A prominent opposition leader jailed in Venezuela, Leopoldo Lopez, urged more street protests against the "tyranny" of President Nicolas Maduro, in a video message made in his cell.
Lopez, 46, however stressed several times that he backed only "peaceful" demonstrations.
Prosecutors in Venezuela say 65 people have died since April 1, when near-daily pro- and anti-Maduro rallies turned more violent, with protesters and security forces targeted.
The opposition and anti-Maduro protesters are demanding early elections to force out the widely unpopular president, who has ruled over the country's sharply declining economy.
Lopez, looking fit and wearing a white t-shirt and a crucifix around his neck in the video, expressed his "admiration for the hundreds of thousands of Venezuelans" who had gone into the streets "for democracy."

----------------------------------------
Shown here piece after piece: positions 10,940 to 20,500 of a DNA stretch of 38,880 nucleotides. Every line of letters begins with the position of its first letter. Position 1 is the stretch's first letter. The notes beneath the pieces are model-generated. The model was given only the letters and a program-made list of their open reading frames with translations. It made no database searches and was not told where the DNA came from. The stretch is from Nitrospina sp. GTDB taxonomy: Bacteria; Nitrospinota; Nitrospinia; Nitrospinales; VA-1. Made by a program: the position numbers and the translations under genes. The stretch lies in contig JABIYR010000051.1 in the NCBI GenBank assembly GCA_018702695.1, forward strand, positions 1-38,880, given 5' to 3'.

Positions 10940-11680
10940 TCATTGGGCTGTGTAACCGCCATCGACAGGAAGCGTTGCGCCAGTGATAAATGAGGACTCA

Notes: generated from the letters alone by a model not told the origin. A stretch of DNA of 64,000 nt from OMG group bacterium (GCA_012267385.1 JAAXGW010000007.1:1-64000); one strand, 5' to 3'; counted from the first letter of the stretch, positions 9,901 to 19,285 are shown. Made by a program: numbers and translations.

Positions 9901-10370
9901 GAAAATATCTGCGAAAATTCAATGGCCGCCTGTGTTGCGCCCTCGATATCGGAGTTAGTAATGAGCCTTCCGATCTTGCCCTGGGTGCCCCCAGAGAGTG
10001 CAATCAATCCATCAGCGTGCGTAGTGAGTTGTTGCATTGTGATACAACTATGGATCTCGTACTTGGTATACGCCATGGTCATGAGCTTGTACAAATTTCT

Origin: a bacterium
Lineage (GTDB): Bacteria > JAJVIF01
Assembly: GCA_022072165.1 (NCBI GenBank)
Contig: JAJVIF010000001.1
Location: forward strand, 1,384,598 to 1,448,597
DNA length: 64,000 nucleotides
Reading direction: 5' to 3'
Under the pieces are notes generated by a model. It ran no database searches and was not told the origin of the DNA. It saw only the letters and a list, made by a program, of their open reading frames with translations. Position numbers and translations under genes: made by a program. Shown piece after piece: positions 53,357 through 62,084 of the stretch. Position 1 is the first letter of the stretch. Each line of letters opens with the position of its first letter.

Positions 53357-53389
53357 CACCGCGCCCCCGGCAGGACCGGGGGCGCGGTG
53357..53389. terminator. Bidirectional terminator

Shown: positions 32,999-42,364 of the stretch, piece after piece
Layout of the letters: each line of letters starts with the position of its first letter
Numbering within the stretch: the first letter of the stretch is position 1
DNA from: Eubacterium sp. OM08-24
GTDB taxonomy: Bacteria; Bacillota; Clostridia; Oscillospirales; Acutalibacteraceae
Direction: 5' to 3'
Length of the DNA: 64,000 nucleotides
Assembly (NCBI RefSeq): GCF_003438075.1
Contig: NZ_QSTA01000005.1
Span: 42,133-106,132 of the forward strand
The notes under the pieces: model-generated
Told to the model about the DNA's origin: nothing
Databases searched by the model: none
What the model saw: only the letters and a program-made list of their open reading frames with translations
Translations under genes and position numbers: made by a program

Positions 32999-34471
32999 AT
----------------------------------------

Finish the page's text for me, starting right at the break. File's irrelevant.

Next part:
He added that "rebellion, resistance and the protests are legitimate" against a government that was "despotic," "tyrannical" and hapless in the face of the economic crisis.
The struggle evinced by the protests, he said, was "historic" and "cannot end until we have reached victory."
It was not clear when exactly the video was recorded. The version released on YouTube (https://www.youtube.com/watch?v=3X2a335pYHY&feature=youtu.be) on Sunday was timestamped "June 2017."
It was made public after Lopez, who was detained in 2014 and sentenced to 14 years behind bars on charges of inciting violence in anti-government protests, was visited in prison by Spanish former prime minister Jose Luis Rodriguez Zapatero.
Zapatero is leading an effort to build dialogue between the opposition and Maduro's government to de-escalate the situation.
Lopez and Zapatero held a "conversation with much respect," according to a message on the opposition leader's Twitter account, which is handled by his wife Lilian Tintori.
Zapatero was accompanied by Foreign Minister Delcy Rodriguez and her brother Jorge Rodriguez, who is mayor of a Caracas district, the account said.